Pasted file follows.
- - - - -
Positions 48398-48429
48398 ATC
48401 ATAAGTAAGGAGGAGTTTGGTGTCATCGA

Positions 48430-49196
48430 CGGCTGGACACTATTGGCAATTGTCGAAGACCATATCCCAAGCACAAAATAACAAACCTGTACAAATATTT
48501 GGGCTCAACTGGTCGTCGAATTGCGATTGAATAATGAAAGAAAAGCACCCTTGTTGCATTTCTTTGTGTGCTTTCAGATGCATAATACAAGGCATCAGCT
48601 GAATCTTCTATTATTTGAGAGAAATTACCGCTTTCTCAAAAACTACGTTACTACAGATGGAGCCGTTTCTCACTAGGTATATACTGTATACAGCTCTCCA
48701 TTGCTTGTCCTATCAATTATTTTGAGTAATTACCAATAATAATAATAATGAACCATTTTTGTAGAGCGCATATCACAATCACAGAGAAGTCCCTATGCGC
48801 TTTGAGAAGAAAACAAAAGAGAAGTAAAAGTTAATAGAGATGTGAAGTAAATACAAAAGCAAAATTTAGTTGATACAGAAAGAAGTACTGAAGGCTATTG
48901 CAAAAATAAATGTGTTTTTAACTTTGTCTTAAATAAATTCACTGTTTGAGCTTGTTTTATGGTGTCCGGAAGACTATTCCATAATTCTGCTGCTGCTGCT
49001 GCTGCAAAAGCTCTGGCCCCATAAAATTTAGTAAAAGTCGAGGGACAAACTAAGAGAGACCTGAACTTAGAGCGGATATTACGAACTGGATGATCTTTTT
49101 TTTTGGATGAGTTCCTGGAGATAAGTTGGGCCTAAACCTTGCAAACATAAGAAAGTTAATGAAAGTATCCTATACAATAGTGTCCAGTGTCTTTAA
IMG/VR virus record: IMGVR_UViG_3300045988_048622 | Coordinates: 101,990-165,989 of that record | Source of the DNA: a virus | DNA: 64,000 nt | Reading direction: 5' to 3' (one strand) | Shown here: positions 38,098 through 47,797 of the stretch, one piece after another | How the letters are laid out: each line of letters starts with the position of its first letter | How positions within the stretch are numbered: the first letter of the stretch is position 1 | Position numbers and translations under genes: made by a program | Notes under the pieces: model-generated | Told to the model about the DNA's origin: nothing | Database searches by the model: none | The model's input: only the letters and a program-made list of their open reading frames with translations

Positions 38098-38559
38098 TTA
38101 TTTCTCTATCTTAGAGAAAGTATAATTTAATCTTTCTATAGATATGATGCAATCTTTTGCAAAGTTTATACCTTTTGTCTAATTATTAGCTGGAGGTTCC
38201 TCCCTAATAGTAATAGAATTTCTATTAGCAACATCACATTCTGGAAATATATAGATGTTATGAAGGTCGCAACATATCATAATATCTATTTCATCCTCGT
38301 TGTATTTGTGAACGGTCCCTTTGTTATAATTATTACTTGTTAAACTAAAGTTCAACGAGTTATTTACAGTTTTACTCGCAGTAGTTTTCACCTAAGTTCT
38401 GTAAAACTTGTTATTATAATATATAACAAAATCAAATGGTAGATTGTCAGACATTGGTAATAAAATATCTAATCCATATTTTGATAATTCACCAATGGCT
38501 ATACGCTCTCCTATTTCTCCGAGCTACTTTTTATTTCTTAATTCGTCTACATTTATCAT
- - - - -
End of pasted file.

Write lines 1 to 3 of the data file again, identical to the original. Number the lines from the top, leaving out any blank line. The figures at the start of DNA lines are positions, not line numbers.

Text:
Positions 48398-48429
48398 ATC
48401 ATAAGTAAGGAGGAGTTTGGTGTCATCGA